My review is concerned solely with the question of whether the HSA is justified in concluding that the unreleased records of relevance to the request are not subject to the FOI Act, on the basis that they are records relating to or arising from its enforcement functions under the 2005 Act.
Section 34(12)(b) of the FOI Act provides that, where a decision to refuse a request is being reviewed by the Information Commissioner, there is a presumption that the refusal is not justified unless the public body "shows to the satisfaction of the Commissioner that the decision was justified". The HSA says that the records which it is refusing to release in this case arise from its investigation into the incident that led to the individual's death, which relate to the enforcement functions of the HSA as provided for by the 2005 Act.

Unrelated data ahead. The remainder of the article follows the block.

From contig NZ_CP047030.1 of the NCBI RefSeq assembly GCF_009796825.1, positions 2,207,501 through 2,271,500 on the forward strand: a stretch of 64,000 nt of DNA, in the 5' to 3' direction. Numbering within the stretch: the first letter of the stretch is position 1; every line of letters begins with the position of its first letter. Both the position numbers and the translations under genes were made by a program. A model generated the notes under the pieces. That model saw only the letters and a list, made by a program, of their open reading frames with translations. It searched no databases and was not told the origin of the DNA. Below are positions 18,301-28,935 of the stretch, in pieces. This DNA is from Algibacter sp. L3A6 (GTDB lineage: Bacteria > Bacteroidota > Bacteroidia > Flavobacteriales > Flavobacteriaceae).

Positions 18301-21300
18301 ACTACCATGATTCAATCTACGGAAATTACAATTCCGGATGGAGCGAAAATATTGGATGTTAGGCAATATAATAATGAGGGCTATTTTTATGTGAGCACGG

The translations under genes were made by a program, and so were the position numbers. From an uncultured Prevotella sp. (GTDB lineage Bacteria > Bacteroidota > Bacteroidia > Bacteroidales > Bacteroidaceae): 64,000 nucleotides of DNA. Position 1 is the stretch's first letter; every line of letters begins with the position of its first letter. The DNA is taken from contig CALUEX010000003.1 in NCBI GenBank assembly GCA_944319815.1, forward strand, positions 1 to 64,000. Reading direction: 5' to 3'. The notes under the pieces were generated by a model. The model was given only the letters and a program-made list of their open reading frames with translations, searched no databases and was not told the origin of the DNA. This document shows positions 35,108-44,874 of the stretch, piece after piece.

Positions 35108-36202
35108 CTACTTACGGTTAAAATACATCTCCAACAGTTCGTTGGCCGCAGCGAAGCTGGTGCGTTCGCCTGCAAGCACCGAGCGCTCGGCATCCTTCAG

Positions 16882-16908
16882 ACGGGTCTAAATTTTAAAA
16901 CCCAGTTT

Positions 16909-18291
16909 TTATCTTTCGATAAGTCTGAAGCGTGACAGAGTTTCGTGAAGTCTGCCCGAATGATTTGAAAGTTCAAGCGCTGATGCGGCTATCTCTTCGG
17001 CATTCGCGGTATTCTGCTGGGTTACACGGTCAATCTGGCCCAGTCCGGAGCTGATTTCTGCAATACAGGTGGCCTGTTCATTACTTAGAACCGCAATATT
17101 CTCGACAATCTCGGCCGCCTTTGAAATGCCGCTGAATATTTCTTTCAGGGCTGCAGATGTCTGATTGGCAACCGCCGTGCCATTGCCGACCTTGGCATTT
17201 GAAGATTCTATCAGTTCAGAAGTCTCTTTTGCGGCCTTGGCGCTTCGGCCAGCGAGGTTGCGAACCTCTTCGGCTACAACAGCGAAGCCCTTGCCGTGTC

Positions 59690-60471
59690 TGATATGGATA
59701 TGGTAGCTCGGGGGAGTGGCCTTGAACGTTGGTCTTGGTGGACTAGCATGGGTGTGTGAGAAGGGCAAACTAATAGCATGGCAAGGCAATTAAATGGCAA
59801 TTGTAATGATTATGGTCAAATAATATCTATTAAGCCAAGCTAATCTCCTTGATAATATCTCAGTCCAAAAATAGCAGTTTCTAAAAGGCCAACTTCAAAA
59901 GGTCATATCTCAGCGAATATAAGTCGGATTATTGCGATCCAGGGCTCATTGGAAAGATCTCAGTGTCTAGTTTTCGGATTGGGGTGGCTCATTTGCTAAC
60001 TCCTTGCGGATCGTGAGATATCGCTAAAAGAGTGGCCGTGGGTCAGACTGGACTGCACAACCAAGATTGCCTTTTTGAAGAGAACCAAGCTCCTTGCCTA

Section 74 of the 2005 Act inserted a new subsection into section 46 of the FOI Act (i.e. section 46(1)(dc)), which provides that the FOI Act does not apply "to a record held or created under the relevant statutory provisions by the Health and Safety Authority or an employee of the Authority, relating to or arising from its enforcement functions (other than a record concerning any other function of the Authority or the general administration of the Authority)."
Having examined the records at issue in this case, I accept that certain of them were created by the Authority under the 2005 Act as a result of its investigation of the incident that led to the individual's death. I also accept that the remainder, while not necessarily created by the Authority, are held by it under the 2005 Act, also as a result of the investigation concerned.